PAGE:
The Amateur Bands have allocations in this general bit of the spectrum at 50MHz (6mtrs) and 144MHz (2Mtrs). The old 4mtr band which was originally for commercial PMR Radio sat in between. When they moved that service up to it's present position above 200MHz, the surplus 4mtr equipment that came onto the market was used by amateurs to convert for 2M mobile use. A cheap way of getting onto the band with a bit of under the lid work to get it onto Amateur Band. Pye used to manufacture a lot of the mobile PMR stuff and conversion articles and kits were readily available in Amateur Radio magazines and round the clubs.
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Re: DAB in Barlick

Post by Whyperion » 23 Mar 2012, 00:36

On FM with TA i get details of road and traffic delays miles from where I actually aim ( Radio London in Reading for example ).
If anyone needs a great big ariel I have put one on freecycle this afternoon.

(This is now reserved for one person whom responded last night)

Stanley most older radios have space to put DAB decoders into them , for a price there are two or three knowledgeable people that can do this for you. Quickest way is a DAB module and separate tuner indicator wired into the GRAM/EXT in circuit.
Last edited by Whyperion on 23 Mar 2012, 14:13, edited 1 time in total.

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Re: DAB in Barlick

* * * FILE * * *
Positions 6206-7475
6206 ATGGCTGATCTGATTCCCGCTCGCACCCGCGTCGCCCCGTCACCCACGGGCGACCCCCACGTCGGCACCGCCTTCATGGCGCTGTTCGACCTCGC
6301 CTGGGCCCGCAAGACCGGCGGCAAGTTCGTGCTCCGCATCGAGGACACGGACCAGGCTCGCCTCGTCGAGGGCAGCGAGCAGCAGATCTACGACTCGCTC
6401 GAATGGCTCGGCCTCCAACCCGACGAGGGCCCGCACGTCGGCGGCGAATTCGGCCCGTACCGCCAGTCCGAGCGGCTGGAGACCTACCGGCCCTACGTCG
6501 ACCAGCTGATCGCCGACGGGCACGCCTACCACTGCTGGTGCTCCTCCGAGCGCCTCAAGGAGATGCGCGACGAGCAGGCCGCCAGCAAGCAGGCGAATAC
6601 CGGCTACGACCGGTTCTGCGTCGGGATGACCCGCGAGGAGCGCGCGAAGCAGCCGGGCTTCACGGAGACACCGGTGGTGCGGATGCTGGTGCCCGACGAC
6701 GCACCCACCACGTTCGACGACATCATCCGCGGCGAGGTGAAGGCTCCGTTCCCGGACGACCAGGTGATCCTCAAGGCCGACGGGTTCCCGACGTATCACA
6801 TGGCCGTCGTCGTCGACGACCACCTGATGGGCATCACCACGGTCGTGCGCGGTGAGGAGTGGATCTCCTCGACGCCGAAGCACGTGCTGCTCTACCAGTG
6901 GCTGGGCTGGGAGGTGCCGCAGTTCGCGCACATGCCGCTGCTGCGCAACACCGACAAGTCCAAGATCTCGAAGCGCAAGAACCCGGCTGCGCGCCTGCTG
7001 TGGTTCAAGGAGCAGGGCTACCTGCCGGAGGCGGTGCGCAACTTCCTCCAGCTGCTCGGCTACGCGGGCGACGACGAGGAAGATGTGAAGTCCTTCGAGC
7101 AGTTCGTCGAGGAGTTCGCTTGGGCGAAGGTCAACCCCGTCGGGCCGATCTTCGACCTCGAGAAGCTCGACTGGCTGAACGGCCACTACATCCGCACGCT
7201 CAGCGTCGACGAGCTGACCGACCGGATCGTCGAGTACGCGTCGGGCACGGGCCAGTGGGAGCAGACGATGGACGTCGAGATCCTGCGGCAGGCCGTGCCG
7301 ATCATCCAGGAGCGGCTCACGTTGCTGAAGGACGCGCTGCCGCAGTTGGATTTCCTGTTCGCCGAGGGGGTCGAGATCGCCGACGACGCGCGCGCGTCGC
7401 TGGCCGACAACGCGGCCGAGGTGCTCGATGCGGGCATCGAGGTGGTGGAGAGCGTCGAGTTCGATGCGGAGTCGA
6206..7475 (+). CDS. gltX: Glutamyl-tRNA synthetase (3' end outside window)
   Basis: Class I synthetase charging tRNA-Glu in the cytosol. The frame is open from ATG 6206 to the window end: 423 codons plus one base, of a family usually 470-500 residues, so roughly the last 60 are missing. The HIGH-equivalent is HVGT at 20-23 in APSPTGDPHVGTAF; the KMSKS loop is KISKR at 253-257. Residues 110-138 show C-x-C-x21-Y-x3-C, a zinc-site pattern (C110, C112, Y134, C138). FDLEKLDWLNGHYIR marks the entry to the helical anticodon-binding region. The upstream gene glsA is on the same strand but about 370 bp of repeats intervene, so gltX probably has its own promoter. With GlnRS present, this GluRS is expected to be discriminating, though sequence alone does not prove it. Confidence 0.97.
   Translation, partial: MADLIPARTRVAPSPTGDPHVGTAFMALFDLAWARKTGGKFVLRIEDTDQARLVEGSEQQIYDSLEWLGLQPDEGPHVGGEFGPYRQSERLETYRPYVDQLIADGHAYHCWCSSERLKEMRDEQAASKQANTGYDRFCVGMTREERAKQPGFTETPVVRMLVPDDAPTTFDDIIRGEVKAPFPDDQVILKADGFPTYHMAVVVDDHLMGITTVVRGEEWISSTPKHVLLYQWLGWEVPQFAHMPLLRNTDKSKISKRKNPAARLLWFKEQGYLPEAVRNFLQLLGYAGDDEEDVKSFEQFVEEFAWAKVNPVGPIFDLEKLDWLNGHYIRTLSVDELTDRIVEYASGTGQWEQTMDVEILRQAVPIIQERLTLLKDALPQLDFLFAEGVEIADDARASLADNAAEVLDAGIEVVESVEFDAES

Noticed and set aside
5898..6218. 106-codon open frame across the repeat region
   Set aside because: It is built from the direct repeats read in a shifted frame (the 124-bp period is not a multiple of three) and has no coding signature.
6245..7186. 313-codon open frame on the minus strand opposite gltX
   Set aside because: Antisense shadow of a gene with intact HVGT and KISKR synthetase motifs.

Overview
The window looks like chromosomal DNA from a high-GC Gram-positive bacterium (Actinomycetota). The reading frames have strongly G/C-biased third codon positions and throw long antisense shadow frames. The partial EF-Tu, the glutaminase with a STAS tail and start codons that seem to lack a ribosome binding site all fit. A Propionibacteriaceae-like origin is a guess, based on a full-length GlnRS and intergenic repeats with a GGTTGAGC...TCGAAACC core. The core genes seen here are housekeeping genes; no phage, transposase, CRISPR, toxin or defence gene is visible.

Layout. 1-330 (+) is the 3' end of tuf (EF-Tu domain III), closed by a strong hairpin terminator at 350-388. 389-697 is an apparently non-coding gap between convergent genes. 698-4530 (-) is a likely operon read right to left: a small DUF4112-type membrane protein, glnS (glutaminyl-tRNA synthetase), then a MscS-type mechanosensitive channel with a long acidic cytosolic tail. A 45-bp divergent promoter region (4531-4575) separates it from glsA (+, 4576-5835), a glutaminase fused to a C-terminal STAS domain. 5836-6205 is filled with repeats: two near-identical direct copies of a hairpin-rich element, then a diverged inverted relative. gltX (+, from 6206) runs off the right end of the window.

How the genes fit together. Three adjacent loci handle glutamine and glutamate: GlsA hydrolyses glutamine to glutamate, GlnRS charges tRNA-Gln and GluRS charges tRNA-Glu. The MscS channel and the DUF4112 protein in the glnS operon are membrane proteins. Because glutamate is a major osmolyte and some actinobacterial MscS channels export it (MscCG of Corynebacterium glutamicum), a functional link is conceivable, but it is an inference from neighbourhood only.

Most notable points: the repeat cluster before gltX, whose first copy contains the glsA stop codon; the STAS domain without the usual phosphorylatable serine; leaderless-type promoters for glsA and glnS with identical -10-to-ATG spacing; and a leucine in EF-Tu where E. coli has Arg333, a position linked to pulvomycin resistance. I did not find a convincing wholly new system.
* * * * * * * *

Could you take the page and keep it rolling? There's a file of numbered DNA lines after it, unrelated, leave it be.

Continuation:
Post by Stanley » 23 Mar 2012, 04:45

Thanks for the clarification. I suppose the radio will have value for many years if only as a collectable!
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Re: DAB in Barlick

Post by PanBiker » 23 Mar 2012, 09:52

RDS is not perfect but it does give you relevant information. It delivers traffic alerts from transmitters that are in range so it may be quite wide ranging in the information. Certainly better than having no information at all. You can always cancel any irrelevant alerts anyway by a single press on the service button, at which point it will revert to monitoring for next TA ID signal.
Whyperion wrote: Stanley most older radios have space to put DAB decoders into them , for a price there are two or three knowledgeable people that can do this for you. Quickest way is a DAB module and separate tuner indicator wired into the GRAM/EXT in circuit.
I think it would be quit a challenge to insert anything extra into the internals of Stanley's ICF2001D, quite a compact design from memory. The two or three experts with the "knowledge" must be making a fortune.
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Re: DAB in Barlick

Post by Pluggy » 23 Mar 2012, 10:32

Whyperion wrote: If anyone needs a great big ariel I have put one on freecycle this afternoon.